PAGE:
Need to know:
"Much ado about very little." That was the verdict from GlobalPost's election-watcher-in-chief, Jean MacKenzie, on last night's third and final presidential debate.
It was supposed to be 90 minutes of wrangling over recent foreign policy, ongoing military engagement and America's role in the world – and goodness knows, there's enough to talk about there. But President Barack Obama and GOP nominee Mitt Romney – inevitably keen to capitalize on one of their last remaining opportunities on prime time – soon turned the talk to national debt, job creation, education policy, horses, bayonets and, er, so forth.
Snap surveys said 48 percent of debate watchers gave Obama the victory, as opposed to 40 percent for Romney. But fully 50 percent said the event had no effect on their decision who to vote for. (Take our poll here.)
Today both Romney and Obama are hitting the campaign trail harder than ever, and they'll need to – this one's set to be a nail-biter right down to Nov. 6.
Want to know:
The emir of Qatar has arrived on a landmark trip to the Gaza Strip.
Sheikh Hamad bin Khalifa al-Thani is the first head of state to visit the territory since Hamas came to power there in 2007. He is expected to launch a $254-million investment project to rebuild homes in Gaza, which has suffered both physical and economic damage from military conflict with Israel and an ongoing blockade.
The Hamas government is hailing Sheikh Hamad as "the first Arab leader to break the political siege." He's also one of the few people to get Israel and the Palestinian Authority to agree: both have expressed concerns that his trip undermines "legitimate" representatives of the Palestinian people in favor of Islamist, anti-Israel Hamas.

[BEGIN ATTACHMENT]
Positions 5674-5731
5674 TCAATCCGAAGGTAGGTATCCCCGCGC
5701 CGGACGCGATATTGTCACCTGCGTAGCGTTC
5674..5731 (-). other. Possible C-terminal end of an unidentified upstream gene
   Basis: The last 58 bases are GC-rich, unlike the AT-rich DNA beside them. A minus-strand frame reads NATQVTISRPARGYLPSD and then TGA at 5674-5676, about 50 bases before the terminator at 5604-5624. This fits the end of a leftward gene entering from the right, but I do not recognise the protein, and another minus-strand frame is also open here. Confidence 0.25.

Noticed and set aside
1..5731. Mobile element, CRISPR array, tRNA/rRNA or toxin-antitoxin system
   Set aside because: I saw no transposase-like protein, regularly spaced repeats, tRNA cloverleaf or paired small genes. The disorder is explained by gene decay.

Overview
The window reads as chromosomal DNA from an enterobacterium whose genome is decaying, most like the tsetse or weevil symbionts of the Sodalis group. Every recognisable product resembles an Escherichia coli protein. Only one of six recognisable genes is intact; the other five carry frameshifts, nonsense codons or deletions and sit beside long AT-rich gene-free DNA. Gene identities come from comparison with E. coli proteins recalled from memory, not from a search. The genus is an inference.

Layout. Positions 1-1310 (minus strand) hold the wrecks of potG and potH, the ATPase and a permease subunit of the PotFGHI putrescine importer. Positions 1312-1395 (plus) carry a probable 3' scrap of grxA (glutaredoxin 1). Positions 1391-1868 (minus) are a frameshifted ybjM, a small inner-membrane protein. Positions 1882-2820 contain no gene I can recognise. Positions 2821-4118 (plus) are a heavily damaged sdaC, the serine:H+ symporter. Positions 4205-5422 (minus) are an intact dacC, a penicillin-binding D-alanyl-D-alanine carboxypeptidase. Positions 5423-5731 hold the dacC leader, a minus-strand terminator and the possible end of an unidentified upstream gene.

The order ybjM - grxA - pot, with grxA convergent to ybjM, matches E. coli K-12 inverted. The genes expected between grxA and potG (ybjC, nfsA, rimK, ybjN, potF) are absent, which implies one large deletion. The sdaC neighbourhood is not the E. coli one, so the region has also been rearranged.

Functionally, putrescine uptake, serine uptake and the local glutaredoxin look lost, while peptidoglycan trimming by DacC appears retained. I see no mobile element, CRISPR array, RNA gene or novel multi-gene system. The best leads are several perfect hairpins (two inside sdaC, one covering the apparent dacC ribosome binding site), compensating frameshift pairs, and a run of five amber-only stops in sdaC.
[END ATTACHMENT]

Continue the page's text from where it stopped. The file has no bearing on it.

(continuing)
Dull but important:
British lawmakers have questioned the head of the BBC about one of the biggest scandals in the public broadcaster's history.
BBC Director General George Entwistle appeared before a committee of MPs to explain why the late Sir Jimmy Savile – one of the corporation's star radio and TV presenters for some 40 years – was never investigated despite multiple accusations of prolific sexual abuse of teenagers and children, some of it in BBC dressing rooms. Not only that, following Savile's death last year, the BBC shelved a TV documentary on the allegations and broadcast glowing tributes to the supposedly beloved entertainer.
The editor who pulled the story has since stepped down, the BBC has opened investigations into possible abuse by Savile and any other employees, and, Entwistle says, the "culture" that allowed concerns to go unheard has changed.
The British public is used to reports of sordid behavior at its famously sleazy tabloids. But suspected pedophilia, at the nation's media "Auntie"? However Entwhistle answers today, the questions are set to continue for many months to come.
In Taiwan, a fire at a hospital has killed at least 12 patients and injured 72.
The fire broke out early this morning in a nursing home facility in the Sinying Hospital in Tainan city. Many of its elderly patients were bedridden, and would have been too frail to escape the flames. They died of smoke inhalation.
The cause of the fire, the deadliest in Taiwan in recent memory, is being investigated.
Strange but true:
It's the stuff of a million sci-fi thrillers: meteor plummets to earth, crushes cities and expendable bit-part actors, chaos ensues. Thankfully for human civilization, the city was just one house, it wasn't crushed, and no one died, not even an extra.
Instead, debris from the Orionid meteor shower hit a home in Navato, California, bounced off the roof and was later found on the lawn. All pretty non-chaotic, but the fact that one of the inhabitants is a priest led some to speculate whether the strike was cosmically ordained.
No, says commonsense home-owner (and priest's wife) Lisa Webber, "it's just science."
"It's like the heavens coming down, and history and this thing probably came from an asteroid belt between Mars and Jupiter – I mean, how cool is that?"